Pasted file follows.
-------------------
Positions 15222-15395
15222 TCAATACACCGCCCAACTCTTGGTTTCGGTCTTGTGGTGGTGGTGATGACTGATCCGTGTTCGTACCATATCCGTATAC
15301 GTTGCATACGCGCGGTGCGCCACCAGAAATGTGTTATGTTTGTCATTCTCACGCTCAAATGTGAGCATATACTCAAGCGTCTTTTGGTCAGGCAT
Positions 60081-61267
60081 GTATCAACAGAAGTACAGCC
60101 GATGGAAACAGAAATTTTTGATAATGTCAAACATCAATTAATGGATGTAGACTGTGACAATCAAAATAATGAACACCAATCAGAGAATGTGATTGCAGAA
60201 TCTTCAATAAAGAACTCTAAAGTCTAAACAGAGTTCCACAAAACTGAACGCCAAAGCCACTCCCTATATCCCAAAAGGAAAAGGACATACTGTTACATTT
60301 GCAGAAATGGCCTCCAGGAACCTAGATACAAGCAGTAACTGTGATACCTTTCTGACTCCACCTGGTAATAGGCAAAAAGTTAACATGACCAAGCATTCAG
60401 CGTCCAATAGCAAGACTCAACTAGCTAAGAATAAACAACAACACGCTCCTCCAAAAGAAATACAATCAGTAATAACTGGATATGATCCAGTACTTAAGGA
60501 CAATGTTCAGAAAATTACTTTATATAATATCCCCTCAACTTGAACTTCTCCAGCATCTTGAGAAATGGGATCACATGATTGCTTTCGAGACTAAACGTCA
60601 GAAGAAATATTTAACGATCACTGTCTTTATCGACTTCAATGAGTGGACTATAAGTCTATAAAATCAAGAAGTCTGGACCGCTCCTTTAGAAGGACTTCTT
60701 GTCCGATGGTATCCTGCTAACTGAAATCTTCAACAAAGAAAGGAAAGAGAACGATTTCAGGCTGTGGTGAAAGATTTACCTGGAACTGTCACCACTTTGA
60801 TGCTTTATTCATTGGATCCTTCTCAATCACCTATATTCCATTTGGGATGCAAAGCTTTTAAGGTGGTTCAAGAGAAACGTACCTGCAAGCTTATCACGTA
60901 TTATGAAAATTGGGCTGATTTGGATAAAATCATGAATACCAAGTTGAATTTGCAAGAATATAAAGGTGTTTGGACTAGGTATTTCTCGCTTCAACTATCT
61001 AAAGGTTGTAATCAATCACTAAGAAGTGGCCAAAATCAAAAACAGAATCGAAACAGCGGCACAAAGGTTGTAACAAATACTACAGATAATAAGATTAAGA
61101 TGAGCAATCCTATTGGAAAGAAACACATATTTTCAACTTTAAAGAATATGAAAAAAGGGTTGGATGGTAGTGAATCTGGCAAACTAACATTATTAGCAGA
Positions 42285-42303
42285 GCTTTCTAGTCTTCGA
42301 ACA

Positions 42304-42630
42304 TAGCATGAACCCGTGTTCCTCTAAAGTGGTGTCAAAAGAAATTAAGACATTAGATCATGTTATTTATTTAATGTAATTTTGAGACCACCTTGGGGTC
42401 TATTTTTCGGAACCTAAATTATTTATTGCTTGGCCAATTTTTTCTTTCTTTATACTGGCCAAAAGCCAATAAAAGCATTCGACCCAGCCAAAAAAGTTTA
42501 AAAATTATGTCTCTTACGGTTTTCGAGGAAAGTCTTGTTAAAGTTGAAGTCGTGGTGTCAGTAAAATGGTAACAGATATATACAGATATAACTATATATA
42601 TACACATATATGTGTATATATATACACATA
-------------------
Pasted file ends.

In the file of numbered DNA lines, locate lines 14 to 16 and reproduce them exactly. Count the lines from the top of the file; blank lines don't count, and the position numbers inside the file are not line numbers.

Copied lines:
60901 TTATGAAAATTGGGCTGATTTGGATAAAATCATGAATACCAAGTTGAATTTGCAAGAATATAAAGGTGTTTGGACTAGGTATTTCTCGCTTCAACTATCT
61001 AAAGGTTGTAATCAATCACTAAGAAGTGGCCAAAATCAAAAACAGAATCGAAACAGCGGCACAAAGGTTGTAACAAATACTACAGATAATAAGATTAAGA
61101 TGAGCAATCCTATTGGAAAGAAACACATATTTTCAACTTTAAAGAATATGAAAAAAGGGTTGGATGGTAGTGAATCTGGCAAACTAACATTATTAGCAGA